William Barnes 1801–1886
English poet and philologist.
William Barnes is considered an outstanding regional poet, who produced highly regarded verse in the dialect of Blackmore Vale—a semi-secluded valley in the southern English county of Dorsetshire. This poetry, which preserves the speech and character of rural life in early nineteenth-century England, earned Barnes the enduring designation as "the Dorset Poet." An accomplished philologist as well as a versifier, Barnes also composed extensive linguistic, grammatical, and historical works, including several writings on Anglo-Saxon etymology which would inform his poetry. Overall, Barnes's collected poems are thought to represent a celebration of the pastoral ideals of harmony with nature and gentleness as represented by the people and language of Blackmore Vale, while his prose writing is said to offer tacit criticism of modern notions of economic, social, and scientific progress which he believed threatened to destroy the cultural traditions of the past.
Barnes was born in Bagber near Sturminster Newton, the principal town in Blackmore Vale, Dorsetshire, England. His father was a relatively poor farmer, though he descended from a family of gentlemen. Barnes attended grammar school in Sturminster, and in his early teens worked for a solicitor in town. During this time he began to display varied and extensive interests: in modern and classical languages, Welsh poetry, music, mathematics, and many other subjects. In 1817, he traveled to Dorchester. There he again was employed as a solicitor's clerk and met Julia Miles, who would later become his wife. Barnes published his first book of poetry, a pamphlet of ten poems in the Queen's English entitled Poetical Pieces, in 1820, but failed to derive any significant notoriety from the work. At the age of twenty-two Barnes, looking for an increase in his wealth for marriage, traveled to Wiltshire where he became a schoolmaster in the town of Mere. He would continue as an educator for the next four decades. A higher salary allowed Barnes to marry Julia Miles in 1827. In 1835 he and his wife returned to Dorchester, where Barnes opened a small school. He continued to pursue his philological studies and write poetry, with many of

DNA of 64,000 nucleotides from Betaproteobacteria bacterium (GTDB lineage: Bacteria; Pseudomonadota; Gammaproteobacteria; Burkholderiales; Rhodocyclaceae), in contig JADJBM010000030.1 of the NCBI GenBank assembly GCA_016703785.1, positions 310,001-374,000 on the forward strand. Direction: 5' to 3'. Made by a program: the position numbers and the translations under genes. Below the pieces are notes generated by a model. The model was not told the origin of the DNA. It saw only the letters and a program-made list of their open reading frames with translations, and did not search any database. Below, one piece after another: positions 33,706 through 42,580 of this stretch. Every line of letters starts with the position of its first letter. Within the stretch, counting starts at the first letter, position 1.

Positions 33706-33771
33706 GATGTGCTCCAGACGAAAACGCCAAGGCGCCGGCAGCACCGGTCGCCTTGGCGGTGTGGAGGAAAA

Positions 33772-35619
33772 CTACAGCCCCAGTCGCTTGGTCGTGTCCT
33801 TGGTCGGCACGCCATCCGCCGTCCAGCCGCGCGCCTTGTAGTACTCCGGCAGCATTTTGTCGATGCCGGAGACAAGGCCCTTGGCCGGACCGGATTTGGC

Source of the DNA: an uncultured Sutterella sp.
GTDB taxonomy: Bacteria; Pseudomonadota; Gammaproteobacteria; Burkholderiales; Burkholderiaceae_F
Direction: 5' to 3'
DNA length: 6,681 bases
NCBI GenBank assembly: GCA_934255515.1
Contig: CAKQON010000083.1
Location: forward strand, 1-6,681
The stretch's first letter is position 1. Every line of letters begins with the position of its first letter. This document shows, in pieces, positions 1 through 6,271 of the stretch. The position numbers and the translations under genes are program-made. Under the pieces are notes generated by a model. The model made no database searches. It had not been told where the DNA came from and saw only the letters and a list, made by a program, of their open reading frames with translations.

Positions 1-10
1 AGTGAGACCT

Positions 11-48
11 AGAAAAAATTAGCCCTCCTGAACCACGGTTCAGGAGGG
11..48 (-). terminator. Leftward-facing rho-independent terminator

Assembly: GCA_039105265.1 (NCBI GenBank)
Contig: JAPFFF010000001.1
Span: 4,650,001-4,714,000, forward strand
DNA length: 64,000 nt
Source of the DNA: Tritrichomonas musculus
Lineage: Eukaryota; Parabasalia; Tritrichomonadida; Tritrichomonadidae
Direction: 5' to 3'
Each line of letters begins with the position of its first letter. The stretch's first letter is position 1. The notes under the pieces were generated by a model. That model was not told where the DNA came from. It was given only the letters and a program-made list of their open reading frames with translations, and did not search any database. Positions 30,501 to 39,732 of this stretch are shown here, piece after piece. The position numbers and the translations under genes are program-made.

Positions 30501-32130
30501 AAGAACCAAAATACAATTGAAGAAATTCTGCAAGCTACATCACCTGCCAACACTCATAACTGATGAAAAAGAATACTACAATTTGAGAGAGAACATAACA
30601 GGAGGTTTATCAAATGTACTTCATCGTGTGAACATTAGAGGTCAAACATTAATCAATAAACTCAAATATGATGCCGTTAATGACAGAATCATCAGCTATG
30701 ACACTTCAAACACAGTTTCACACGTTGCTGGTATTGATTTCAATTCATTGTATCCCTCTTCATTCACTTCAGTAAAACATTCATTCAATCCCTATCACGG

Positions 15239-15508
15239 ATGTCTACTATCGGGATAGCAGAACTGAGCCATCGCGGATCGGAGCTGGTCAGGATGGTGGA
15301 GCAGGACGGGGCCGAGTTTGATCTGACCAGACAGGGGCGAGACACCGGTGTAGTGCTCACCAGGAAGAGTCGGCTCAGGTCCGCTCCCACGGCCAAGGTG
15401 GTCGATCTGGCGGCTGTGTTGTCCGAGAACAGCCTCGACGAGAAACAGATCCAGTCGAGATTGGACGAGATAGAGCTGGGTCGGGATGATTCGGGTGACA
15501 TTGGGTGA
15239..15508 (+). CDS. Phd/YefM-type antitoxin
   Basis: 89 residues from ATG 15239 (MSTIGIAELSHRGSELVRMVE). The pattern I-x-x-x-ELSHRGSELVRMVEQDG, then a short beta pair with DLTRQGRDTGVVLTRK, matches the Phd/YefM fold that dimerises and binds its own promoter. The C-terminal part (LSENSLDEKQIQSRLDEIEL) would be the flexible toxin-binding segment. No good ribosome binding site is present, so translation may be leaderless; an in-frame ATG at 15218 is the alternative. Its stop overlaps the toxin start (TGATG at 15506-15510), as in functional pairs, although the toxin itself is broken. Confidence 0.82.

his verses appearing in the Dorset County Chronicle. Barnes then published what would become his defining collection, Poems of Rural Life in the Dorset Dialect, in 1844. He was encouraged to produce works in the national idiom as well, culminating in Poems Partly of Rural Life in National English (1846). In 1847 Barnes, now the father of seven children of whom six had survived, was ordained a deacon (later a priest) in the parish of Whitcomb. He received his degree of Bachelor of Divinity from Cambridge University in 1850. After his wife fell ill in 1852 and died, a bereaved Barnes produced several poems of love and grief that appeared in his second and third collections of dialect poetry in 1859 and 1862. During the last twenty-five years of his life Barnes retired from teaching and became the parish priest at Winterbourne Came. His literary production of this period was primarily focused on prose, particularly on philological works. In 1885 the respected Dorset novelist and poet Thomas Hardy moved near Barnes, but their friendship was brief. Barnes, by now a familiar and highly-respected figure in Dorset, died the following year.